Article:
Florida Should Keep Muschamp
The Gators' 4-4 record feels bad. Three losses in a row to Georgia is bad. A worse SEC record than Ron Zook in his third year is plain abysmal.
Nonetheless, the Florida Gators should keep Will Muschamp for one more year.
Even though the Orange and Blue faithful are turning on Coach Boom, the Florida administration shouldn’t bow to public pressure. As I’ve said earlier, one should primarily judge Muschamp’s coaching ability on the unit that he personally coaches, the defense. The defense has been an elite unit since he took over at Florida, ranking 21st in Muschamp’s first year, then fifth last season. It now sits at 10th after all of the injuries and frustrating losses.
The advanced stats favor Muschamp’s defense even more, with the unit ranking 8th in Football Outsiders' F+ defensive rankings. All in all, the defense is one of the best in the nation, even after losing its best player, and with little protection or production from the sputtering offense.
The blame for Florida’s losses has fallen primarily on the offense. Nearly the entire fan base is calling for offensive coordinator Brent Pease to be fired, thinking that will solve everything. While I’ve explained earlier in this space why Pease should be given the benefit of doubt, and Muschamp is responsible for hiring Pease, I don’t think the offensive shortcomings should be placed on Muschamp’s shoulders.
More than any other reason, Muschamp deserves another year at Florida because there isn’t a better candidate available this offseason. Florida historically toggles between hiring a top assistant at a big program (like Muschamp and Zook) and hiring a young head coach overachieving at a smaller school (like Steve Spurrier and Urban Meyer).
Obviously, the Gators have had more success with the second approach, so I think they would take that rout if they decided to move on from Muschamp. The only problem is those creative coaches winning at small schools aren’t always around.
When scrolling down the BCS rankings, the first team of overachievers that jumps out is Baylor. Normally, it would be a Florida move to swoop in and hire the coach of a smaller school competing for championships, but Baylor is a unique case. Head coach Art Briles already is 57 years old. It has taken him longer than normal to reach national prominence because of all the years he coached high school football. He doesn’t fit the archetype of the young and hungry coach ready for the big time.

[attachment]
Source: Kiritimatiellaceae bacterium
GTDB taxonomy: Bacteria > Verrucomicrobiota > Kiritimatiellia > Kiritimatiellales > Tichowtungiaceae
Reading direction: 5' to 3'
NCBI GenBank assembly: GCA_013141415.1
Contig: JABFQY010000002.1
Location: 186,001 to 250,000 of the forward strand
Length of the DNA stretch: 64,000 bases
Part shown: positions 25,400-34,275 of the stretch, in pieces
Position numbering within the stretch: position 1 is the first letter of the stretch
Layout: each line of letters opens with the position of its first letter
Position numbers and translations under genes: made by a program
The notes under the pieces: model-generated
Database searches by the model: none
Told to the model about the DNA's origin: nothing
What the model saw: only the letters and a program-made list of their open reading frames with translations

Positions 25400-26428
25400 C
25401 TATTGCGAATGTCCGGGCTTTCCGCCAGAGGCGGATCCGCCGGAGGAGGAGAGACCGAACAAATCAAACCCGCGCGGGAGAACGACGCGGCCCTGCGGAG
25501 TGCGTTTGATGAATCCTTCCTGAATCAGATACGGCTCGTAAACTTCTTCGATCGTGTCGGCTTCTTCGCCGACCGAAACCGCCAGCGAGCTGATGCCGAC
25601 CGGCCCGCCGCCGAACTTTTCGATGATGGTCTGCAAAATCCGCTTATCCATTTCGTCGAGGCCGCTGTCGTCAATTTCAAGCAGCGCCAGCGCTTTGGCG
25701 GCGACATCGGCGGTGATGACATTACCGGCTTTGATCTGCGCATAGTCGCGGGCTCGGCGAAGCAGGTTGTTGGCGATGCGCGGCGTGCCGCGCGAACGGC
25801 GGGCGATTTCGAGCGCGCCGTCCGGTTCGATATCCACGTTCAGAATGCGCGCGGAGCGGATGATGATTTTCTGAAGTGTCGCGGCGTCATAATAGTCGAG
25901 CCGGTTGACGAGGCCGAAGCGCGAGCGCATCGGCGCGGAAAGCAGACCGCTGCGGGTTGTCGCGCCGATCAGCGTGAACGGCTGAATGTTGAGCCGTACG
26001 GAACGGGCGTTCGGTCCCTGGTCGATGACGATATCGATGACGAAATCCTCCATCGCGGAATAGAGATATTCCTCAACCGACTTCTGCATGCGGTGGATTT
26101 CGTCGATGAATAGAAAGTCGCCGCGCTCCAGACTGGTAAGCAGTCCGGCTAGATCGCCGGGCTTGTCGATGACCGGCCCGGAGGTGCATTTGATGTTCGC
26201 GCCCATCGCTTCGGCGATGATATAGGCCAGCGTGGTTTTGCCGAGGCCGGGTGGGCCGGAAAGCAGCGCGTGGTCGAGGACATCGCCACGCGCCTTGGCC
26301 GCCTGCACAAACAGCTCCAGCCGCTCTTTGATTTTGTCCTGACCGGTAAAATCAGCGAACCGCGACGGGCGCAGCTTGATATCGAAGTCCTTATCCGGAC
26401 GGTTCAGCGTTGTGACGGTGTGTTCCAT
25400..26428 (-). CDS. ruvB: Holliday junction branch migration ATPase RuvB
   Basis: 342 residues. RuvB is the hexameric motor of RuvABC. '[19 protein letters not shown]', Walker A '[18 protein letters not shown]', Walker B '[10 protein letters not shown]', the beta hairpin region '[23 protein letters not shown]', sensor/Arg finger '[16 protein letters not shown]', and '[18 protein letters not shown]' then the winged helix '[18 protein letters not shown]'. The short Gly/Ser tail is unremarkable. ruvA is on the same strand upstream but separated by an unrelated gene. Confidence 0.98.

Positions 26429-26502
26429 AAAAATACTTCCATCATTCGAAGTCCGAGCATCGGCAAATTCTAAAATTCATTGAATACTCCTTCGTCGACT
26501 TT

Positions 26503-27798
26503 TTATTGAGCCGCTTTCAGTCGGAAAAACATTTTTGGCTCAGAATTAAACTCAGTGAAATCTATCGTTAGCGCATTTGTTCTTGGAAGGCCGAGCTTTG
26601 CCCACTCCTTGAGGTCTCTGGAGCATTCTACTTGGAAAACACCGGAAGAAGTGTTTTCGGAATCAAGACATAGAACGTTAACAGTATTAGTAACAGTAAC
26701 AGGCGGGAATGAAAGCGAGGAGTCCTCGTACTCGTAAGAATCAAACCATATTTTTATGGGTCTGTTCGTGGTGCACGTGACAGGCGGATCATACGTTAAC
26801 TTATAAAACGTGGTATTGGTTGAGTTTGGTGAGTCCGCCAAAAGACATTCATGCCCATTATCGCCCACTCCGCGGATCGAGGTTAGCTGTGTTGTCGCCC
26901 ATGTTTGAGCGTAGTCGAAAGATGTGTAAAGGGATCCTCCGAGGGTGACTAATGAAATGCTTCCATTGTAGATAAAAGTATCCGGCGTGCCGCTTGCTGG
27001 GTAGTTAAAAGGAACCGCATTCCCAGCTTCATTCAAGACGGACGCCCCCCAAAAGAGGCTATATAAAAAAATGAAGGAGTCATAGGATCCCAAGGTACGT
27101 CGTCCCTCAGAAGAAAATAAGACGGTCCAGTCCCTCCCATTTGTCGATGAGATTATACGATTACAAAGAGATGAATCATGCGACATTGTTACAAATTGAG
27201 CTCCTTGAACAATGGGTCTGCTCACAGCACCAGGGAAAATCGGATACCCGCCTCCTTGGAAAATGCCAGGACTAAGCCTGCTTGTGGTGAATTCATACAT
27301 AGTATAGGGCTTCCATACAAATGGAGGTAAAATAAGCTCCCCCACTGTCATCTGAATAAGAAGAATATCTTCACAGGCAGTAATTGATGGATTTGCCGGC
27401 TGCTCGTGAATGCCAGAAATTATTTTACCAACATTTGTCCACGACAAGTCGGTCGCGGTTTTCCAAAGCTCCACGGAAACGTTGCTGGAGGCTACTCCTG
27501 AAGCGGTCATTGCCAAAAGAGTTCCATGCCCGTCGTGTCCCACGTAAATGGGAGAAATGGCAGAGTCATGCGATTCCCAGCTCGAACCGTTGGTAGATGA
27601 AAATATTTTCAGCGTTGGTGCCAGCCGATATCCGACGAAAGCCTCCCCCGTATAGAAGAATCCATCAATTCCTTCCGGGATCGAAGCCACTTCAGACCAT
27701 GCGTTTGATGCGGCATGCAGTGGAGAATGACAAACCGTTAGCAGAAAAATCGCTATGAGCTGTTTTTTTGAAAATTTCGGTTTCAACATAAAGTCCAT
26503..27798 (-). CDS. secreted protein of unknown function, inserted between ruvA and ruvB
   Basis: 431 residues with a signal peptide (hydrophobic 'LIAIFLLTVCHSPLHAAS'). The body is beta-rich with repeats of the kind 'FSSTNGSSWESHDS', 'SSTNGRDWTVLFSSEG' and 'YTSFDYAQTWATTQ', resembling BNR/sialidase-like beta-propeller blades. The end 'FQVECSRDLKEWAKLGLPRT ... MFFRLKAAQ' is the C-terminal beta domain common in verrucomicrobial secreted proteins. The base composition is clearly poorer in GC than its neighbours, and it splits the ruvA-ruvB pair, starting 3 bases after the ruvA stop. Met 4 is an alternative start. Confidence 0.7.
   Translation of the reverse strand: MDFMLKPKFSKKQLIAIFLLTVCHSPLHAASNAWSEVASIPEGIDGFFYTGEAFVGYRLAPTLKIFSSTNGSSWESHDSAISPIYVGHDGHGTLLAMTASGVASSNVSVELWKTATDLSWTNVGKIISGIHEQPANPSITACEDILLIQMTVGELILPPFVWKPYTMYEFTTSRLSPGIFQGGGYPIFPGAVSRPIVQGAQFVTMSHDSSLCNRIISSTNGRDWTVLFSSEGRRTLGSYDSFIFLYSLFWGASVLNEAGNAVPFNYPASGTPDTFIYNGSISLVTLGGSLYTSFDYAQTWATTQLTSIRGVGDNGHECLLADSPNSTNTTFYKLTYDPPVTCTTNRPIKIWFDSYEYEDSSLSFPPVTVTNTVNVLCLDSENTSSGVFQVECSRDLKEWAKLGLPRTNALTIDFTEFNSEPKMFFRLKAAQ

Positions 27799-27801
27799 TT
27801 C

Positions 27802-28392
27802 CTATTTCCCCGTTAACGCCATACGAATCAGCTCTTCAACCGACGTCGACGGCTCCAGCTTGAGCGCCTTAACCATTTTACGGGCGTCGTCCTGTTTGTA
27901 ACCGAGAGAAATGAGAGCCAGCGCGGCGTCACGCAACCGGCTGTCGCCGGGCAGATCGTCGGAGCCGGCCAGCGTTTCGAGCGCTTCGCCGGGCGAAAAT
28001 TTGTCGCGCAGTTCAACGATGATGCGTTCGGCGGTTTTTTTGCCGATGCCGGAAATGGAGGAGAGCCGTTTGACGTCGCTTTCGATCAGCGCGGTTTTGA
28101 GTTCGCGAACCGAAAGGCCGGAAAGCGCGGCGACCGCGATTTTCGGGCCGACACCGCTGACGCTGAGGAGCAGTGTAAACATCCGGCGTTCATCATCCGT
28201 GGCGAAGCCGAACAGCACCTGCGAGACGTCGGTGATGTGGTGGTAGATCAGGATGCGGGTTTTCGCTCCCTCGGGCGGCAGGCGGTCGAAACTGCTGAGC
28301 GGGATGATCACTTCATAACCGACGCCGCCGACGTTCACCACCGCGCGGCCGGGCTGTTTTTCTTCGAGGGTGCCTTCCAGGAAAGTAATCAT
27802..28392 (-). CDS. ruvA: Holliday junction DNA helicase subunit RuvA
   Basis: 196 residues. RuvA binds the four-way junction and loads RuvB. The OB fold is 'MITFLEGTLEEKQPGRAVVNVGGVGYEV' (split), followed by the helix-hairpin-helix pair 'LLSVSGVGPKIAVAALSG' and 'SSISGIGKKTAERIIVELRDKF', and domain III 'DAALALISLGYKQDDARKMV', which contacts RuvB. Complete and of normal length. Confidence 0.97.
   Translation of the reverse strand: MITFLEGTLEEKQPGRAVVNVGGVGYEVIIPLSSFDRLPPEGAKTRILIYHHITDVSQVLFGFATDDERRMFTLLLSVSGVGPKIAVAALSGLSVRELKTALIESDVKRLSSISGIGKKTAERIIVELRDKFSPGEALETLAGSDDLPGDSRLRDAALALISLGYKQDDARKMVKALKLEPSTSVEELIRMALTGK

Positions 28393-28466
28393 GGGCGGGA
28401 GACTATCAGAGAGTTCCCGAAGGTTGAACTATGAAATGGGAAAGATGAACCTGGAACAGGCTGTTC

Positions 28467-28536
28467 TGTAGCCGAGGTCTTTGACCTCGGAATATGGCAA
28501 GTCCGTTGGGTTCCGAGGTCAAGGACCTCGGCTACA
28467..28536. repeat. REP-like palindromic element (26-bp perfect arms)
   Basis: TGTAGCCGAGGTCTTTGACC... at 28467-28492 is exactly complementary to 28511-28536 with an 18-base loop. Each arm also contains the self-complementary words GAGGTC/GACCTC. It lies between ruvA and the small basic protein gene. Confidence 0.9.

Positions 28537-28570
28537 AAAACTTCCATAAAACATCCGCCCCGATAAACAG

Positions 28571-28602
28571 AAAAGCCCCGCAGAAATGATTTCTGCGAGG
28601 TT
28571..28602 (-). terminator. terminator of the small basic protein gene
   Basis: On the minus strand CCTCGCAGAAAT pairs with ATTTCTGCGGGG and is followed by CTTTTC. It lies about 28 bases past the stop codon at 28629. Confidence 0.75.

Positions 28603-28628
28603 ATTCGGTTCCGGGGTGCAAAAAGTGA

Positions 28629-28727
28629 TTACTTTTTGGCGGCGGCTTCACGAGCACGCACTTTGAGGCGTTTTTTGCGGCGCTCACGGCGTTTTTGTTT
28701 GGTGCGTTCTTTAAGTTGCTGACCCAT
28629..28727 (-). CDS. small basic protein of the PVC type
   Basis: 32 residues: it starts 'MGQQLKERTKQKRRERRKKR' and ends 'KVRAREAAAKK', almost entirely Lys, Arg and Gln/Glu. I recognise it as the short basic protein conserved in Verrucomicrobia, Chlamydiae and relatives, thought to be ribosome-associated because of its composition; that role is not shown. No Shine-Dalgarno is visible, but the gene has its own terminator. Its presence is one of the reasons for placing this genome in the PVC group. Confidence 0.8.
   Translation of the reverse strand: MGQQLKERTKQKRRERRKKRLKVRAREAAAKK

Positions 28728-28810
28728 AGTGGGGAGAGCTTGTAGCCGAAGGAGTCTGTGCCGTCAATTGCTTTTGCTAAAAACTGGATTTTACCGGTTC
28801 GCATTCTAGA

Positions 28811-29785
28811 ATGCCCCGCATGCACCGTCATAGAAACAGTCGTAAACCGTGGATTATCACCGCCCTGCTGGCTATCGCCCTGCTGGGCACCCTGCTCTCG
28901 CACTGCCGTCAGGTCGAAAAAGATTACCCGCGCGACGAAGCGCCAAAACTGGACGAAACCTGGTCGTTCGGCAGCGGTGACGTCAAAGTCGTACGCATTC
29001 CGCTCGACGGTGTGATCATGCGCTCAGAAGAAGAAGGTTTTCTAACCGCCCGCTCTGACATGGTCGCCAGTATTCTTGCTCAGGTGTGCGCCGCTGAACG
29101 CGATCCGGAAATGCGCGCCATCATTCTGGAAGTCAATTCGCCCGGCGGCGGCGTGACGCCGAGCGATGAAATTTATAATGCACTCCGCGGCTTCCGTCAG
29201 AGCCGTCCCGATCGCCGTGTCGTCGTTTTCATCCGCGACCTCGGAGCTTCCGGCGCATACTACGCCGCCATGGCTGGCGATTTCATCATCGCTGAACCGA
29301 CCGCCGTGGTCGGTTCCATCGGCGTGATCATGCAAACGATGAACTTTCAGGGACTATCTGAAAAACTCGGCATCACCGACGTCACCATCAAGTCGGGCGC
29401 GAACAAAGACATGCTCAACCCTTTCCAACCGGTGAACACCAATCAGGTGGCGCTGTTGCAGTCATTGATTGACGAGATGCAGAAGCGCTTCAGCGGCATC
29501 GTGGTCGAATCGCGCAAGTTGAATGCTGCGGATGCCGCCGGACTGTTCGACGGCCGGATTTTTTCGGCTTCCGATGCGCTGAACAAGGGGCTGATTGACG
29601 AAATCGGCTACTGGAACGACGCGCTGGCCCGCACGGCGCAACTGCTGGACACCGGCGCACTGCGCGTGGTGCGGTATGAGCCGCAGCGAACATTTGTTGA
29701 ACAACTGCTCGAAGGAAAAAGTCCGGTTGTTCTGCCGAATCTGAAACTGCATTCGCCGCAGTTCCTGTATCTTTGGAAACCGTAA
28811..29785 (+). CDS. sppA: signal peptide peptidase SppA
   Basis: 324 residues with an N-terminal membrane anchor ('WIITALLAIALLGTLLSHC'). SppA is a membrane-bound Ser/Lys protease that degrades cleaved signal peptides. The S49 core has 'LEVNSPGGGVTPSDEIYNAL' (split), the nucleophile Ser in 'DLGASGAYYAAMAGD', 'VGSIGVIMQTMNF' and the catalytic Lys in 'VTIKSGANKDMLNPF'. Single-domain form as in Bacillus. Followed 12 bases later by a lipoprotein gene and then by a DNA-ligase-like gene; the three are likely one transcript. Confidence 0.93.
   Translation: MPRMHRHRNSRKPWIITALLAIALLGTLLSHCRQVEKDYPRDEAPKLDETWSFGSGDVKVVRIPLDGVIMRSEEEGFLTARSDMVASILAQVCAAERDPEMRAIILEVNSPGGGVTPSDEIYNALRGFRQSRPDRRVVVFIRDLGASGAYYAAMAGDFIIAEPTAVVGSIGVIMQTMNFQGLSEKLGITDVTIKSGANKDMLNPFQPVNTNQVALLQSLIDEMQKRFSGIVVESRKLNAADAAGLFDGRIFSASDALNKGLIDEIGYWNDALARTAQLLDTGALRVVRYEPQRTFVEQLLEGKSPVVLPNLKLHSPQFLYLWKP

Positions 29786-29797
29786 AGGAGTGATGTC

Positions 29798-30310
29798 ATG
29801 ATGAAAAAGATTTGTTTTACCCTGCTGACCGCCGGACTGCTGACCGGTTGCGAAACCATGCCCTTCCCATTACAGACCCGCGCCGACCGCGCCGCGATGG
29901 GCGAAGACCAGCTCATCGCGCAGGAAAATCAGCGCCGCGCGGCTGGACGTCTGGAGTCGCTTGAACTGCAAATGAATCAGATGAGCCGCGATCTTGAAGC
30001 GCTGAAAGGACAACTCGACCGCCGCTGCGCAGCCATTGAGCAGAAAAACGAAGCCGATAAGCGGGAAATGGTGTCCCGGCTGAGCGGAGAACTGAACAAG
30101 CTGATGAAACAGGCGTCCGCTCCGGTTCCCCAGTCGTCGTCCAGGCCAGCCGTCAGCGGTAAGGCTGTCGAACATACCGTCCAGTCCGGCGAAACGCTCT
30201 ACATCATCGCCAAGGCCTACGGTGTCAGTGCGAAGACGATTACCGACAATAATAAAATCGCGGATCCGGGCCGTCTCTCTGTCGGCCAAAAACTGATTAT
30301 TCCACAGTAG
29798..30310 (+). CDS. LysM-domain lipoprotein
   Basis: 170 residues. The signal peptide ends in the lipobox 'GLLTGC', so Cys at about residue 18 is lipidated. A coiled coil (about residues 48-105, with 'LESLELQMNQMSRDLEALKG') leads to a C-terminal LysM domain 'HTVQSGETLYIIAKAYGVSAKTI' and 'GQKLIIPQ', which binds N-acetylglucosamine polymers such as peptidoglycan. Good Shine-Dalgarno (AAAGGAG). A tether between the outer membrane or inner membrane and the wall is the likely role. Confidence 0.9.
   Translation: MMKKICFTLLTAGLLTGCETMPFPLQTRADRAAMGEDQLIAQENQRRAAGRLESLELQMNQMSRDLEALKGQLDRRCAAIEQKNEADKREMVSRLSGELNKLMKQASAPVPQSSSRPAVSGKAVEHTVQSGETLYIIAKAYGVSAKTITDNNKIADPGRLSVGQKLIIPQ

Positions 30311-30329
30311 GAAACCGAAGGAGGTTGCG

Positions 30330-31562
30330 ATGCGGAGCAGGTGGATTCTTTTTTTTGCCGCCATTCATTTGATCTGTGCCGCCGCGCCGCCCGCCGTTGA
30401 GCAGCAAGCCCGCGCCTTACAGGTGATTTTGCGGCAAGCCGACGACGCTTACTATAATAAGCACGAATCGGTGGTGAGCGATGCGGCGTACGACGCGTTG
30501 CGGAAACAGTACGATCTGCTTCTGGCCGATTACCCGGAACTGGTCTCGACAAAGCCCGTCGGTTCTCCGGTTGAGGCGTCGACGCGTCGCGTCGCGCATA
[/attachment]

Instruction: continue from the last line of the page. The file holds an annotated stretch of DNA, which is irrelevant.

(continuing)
No matter the age, Briles is a fantastic coach and by most accounts, an offensive genius. His lightning strike offense would look even better with a bevy of Florida athletes running it, but it won’t happen. Mostly because Briles is 57, so he might be less willing to leave a successful program and take the time to rebuild and develop another one, even one with a higher profile. He may just want to stay in Waco and enjoy the fruits of his labor.
The other detracting factor keeping him from being Florida’s next head coach is his roots. Briles is Texas born and bred. He has spent his entire childhood, playing career and head coaching career in the state. Briles loves Texas and knows how to recruit there. He wouldn’t be nearly as comfortable in Florida. There is a lot of noise that the Texas Longhorns job will be open this offseason and the second call they will make will be to Briles (the first will go to Nick Saban). However, it is still viewed as a toss-up if Briles would even leave Baylor for Texas, and if he won’t leave Baylor for Texas, there is no way that Briles would leave Baylor for Florida.
So Briles is off the list. If you keep scrolling, you might think Missouri looks weird in the Top 10. They’re not a football school. Maybe Florida can hire the Tigers’ coach. But Gary Pinkel is going to be buried in Missouri. So that won’t work. The same thing could be said of Kliff Kingsbury at Texas Tech. That is such a perfect marriage between coach and school that it would be a college football travesty to poach him. North Carolina State just tried this process and hired Dave Doeren away from Northern Illinois; he has had a mixed first year, so it cooled the market for his protégé Rod Carey, who now is running the show at NIU.
The only small-school head coach in the BCS Top 25 that would be a viable option for Florida is Fresno State’s Tim DeRuyter. The concern is his short resume. He has done a great job with the Bulldogs, shifting the power in the Mountain West and competing for a BCS bowl bid, but DeRuyter is still a relatively unknown commodity. Before becoming the head coach at Fresno State, his highest-profile job was defensive coordinator at Texas A&M.
If you want to compare resumes, Muschamp was the defensive coordinator for Texas, Auburn, LSU and the Miami Dolphins. Muschamp’s 2012 season alone is more impressive than DeRuyter’s accomplishments. This isn’t a knock on DeRuyter, but Muschamp already has shown that he can succeed at a big job and compete for a national championship. Plus, having the names Saban and Mack Brown under the list of references on the Muschamp resume really make it stand out.
This season clearly has been disappointing, but Muschamp deserves another year. He is a good coach that has had some bad luck and is the middle of a down year. On top of that, there isn’t a better candidate out there right now.